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Sci.chem FAQ - Part 6 of 7
Section - 28. Pharmaceutical Chemistry

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28.1  Does Thalidomide racemise in humans?.

Thalidomide ( N-phthaloyl-alpha-aminoglutarimide ) is well known as an 
enantiomeric sedative-hypnotic drug that caused tragic birth defects in 
the early 1960s. It has often been claimed that the defects were caused by 
the presence of the other isomer in the production batches, and if the pure 
enantiomer had been sold, then the tragic defects would have been avoided. 

Unfortunately, thalidomide is optically unstable in solution; the pure 
isomers of thalidomide racemise by the opening of the phthalimide ring, with 
half-lives of 4-5 hours in buffer at pH 7.4, and less than 10 minutes in the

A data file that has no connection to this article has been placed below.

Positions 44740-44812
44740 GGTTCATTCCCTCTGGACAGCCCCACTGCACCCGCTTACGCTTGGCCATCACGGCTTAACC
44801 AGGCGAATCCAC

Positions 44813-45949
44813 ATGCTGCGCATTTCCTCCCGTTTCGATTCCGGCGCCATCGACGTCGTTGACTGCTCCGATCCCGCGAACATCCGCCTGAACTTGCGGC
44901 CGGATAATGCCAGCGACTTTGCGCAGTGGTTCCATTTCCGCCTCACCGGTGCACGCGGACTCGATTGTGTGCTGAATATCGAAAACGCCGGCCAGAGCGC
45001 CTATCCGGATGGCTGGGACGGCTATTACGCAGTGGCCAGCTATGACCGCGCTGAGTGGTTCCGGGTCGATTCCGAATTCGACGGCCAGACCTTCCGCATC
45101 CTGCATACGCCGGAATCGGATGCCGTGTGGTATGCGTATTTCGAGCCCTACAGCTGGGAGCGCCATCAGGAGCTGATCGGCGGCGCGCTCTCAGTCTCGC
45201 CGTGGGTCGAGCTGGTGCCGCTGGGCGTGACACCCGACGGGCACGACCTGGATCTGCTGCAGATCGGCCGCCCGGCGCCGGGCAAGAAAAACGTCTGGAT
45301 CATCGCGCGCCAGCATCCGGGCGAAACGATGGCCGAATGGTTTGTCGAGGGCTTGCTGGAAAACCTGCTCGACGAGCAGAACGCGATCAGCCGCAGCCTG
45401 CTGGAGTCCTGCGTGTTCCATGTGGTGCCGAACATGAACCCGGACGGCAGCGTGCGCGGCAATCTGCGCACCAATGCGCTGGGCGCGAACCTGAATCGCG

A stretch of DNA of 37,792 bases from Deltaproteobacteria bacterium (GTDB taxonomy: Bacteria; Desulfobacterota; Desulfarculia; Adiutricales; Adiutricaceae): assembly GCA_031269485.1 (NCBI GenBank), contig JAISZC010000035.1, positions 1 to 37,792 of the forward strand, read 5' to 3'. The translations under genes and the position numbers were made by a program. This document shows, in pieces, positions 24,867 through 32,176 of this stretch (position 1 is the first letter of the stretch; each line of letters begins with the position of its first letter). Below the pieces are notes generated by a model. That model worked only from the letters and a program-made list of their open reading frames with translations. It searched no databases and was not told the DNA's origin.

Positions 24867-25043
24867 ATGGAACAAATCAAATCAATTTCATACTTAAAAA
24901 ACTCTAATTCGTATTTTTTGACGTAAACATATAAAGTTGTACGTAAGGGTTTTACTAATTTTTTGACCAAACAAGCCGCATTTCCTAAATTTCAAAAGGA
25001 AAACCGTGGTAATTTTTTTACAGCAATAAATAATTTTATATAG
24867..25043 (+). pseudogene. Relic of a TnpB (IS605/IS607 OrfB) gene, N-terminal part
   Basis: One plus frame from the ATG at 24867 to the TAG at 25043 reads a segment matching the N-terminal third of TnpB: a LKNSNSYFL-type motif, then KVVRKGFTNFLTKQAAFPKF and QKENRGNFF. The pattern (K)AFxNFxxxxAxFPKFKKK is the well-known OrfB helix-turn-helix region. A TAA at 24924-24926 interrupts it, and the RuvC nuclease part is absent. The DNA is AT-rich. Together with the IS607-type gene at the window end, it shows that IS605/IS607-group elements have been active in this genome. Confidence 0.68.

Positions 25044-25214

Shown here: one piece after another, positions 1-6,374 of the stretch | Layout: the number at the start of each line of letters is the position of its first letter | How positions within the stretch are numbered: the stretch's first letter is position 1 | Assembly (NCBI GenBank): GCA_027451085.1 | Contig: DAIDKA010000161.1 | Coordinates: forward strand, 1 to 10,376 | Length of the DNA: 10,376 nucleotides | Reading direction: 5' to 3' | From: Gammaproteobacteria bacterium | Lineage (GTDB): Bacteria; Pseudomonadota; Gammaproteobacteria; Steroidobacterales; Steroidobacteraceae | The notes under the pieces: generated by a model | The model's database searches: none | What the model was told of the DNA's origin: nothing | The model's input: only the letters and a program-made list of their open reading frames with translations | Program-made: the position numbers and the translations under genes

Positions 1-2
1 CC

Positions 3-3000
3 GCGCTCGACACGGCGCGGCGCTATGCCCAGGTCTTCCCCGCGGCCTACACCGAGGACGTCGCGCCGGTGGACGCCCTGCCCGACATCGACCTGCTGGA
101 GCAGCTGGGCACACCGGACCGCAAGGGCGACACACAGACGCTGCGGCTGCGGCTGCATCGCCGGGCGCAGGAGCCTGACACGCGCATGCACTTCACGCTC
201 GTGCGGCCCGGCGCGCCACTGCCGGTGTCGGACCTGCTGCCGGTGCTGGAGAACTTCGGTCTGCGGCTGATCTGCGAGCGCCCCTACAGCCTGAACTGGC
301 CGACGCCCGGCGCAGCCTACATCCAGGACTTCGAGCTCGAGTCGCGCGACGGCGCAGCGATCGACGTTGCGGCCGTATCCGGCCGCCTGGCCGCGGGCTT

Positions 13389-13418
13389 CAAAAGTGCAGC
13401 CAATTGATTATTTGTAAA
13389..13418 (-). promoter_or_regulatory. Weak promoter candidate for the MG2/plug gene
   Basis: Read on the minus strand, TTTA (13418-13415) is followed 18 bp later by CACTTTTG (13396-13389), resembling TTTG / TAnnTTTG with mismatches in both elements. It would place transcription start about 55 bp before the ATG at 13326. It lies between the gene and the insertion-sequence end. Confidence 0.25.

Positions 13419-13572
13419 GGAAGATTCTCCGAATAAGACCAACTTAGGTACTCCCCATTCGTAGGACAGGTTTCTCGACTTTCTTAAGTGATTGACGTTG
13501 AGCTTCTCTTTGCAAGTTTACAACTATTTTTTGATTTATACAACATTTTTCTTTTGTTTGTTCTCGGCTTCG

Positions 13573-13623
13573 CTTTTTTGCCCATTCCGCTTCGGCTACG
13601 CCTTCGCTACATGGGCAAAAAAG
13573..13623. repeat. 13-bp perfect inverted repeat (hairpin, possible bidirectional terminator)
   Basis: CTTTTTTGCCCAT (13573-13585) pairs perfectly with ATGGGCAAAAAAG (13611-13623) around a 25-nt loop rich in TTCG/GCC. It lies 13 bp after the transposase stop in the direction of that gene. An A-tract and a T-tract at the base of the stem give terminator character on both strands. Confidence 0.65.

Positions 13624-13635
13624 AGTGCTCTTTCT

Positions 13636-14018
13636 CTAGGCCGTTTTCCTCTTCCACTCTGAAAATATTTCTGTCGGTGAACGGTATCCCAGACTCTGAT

blood. Thus shortly after administration of either enantiomer, the other 
enantiomer will be present in significant quantities [1].

Some recent work has revealed that thalidomide inhibits the production of
tumour necrosis factor alpha. Elevated levels of TNF-alpha are associated
with several inflammatory conditions. This has led to the development of
analogues that are chirally stable in reconstituted human plasma, and which
are undergoing development as anti-inflammatory drugs [2].   

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Top Document: Sci.chem FAQ - Part 6 of 7
Previous Document: 27. Fuel Chemistry
Next Document: 29. Adhesive Chemistry

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Last Update March 27 2014 @ 02:12 PM